After five seasons on the New York scene, CFDA Swarovski Award-nominated Belgian designer Tim Coppens has got his sleek, streamlined menswear aesthetic down pat. He expanded on his signatures this season, showing a seventies Formula 1-inspired collection filled with savvy textile combos (panels that looked like cork, suiting fabrics, and metal mesh) and sharp lines. The use of leather gave an extra kick to relaxed pieces like a silver zip-up jacket patched across the shoulders with an antiqued camel hide. Metal-inspired fabrics, used for everything from athletic shorts to geometric details, had a space-age vibe.
Playing up his Spring influences, Coppens sent out striped knits that recalled racing flags. Models wore star-embellished driving shoes and carried bulbous helmets (not unlike the bedazzled one Coppens created for the CFDA Swarovski initiative a few months ago) as well as luxe, on-trend backpacks. Coppens' bomber jackets—a favorite staple among his fans—had sleeves that were sculpted to look like drivers' arms when they're at the wheel. The designer even included boilersuits—sometimes short, other times long. We saw this "male onesie" trend pop up on the menswear runways this summer, with varying degrees of success. And while Coppens' iterations, with their strips of gold and leather, are definitely not for your average Joe, they maintained a wearable air of masculinity.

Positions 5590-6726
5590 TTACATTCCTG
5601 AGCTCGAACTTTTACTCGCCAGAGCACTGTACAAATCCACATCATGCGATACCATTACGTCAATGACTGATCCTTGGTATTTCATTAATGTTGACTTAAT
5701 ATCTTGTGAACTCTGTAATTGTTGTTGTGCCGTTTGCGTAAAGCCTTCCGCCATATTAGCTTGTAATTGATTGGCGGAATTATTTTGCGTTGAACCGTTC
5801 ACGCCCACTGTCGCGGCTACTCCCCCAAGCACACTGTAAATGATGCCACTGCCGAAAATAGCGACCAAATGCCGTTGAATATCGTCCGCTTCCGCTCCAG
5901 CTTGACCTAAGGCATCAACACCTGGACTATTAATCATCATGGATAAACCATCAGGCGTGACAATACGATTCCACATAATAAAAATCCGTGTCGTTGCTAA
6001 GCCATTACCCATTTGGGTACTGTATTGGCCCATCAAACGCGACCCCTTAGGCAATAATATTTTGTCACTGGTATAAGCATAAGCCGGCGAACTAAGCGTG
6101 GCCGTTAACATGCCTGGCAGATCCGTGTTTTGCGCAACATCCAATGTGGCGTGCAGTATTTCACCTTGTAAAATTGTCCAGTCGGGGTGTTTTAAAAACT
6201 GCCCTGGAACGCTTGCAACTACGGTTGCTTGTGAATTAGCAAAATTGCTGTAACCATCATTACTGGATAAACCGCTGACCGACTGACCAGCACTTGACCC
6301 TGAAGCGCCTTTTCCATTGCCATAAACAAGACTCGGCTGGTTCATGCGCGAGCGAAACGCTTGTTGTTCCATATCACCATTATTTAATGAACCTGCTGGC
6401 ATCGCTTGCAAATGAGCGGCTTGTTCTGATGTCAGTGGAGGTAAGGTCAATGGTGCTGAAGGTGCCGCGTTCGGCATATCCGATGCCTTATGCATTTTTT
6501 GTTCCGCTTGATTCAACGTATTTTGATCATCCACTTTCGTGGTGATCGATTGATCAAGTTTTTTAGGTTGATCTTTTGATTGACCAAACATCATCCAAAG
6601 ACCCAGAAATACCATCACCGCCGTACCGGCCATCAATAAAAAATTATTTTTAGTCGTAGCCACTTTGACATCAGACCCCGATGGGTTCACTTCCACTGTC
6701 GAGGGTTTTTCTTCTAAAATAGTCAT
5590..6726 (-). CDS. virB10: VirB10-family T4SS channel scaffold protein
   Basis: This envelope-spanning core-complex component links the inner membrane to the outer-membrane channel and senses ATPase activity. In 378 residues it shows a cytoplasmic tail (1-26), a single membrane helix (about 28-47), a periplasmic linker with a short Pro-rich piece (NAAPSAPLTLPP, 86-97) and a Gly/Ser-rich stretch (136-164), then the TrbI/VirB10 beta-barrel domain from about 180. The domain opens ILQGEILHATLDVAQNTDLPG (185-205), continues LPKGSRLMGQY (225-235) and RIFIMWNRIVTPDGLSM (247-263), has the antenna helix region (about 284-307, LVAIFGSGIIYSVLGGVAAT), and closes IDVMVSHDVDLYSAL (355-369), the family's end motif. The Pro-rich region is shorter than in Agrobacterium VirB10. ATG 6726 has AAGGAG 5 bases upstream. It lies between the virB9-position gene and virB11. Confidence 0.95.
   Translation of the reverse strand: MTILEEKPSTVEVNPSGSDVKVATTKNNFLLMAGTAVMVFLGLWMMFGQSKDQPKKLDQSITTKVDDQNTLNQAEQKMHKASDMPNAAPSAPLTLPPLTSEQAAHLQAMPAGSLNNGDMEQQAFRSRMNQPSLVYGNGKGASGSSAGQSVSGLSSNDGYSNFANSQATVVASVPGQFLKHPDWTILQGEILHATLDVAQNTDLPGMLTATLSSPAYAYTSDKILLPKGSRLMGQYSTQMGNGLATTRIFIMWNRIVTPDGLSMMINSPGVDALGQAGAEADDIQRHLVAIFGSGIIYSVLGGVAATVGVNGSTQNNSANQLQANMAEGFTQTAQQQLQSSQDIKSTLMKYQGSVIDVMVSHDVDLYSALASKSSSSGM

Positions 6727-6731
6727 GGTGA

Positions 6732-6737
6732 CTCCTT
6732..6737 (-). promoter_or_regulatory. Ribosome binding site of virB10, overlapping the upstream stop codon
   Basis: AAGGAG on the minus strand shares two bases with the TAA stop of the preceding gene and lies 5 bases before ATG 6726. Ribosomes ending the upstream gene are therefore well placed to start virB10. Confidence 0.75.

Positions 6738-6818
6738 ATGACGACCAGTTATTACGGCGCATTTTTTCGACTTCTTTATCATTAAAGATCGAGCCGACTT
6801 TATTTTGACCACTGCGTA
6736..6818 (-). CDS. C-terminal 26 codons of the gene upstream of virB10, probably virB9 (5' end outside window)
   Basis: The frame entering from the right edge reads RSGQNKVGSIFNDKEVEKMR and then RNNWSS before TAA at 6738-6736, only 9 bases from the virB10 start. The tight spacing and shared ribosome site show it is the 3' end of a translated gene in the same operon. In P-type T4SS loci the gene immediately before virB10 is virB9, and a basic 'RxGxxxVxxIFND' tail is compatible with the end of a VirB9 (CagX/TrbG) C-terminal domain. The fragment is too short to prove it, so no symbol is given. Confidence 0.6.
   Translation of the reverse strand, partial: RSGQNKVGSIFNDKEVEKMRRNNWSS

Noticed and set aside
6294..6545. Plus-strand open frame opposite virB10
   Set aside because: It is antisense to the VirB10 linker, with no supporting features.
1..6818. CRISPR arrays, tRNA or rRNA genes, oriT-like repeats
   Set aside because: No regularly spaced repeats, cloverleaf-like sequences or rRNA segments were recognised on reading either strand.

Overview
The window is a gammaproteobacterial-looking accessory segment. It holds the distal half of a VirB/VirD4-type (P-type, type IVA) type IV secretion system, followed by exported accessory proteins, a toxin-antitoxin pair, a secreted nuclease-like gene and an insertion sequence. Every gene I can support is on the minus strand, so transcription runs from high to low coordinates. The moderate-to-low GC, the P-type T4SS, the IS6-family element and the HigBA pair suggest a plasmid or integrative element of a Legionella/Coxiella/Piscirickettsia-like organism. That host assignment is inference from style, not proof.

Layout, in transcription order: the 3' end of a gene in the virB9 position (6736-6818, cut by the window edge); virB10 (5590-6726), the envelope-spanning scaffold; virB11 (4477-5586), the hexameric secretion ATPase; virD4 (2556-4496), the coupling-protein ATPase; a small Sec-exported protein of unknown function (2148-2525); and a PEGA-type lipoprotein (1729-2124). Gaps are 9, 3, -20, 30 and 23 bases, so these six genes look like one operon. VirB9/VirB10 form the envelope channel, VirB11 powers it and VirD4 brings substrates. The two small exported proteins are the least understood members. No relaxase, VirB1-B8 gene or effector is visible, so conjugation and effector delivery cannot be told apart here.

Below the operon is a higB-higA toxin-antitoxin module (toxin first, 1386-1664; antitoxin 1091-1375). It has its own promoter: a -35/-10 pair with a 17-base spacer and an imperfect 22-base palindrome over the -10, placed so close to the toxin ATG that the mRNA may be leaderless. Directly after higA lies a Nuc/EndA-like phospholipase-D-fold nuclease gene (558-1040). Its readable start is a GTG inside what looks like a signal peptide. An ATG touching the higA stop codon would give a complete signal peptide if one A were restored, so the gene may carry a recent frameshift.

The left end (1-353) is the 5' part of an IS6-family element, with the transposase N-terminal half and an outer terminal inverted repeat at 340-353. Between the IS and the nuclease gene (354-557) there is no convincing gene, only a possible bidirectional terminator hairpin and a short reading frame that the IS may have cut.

So Coppens has got the boys' clothes on lockdown. What's the next step? Womenswear, of course. Spring '14 marked the up-and-comer's first experiment in this realm. "A few people mentioned that they wanted to see womenswear," offered Coppens backstage (full disclosure: this reviewer was one of them). "So I just thought, let's go for it and see where it ends up," he said. The result was a slick series of sporty skirts paired with structured sweatshirt-style tops, geometric little tech dresses with zip pockets, and a bomber with bold, flattering panels in leather and gold. This season, we were told, was just an experiment—Coppens is waiting to see how the retailers respond. But if his stores' menswear clients have any lady friends with similar, minimalist tastes, we think they might just bite.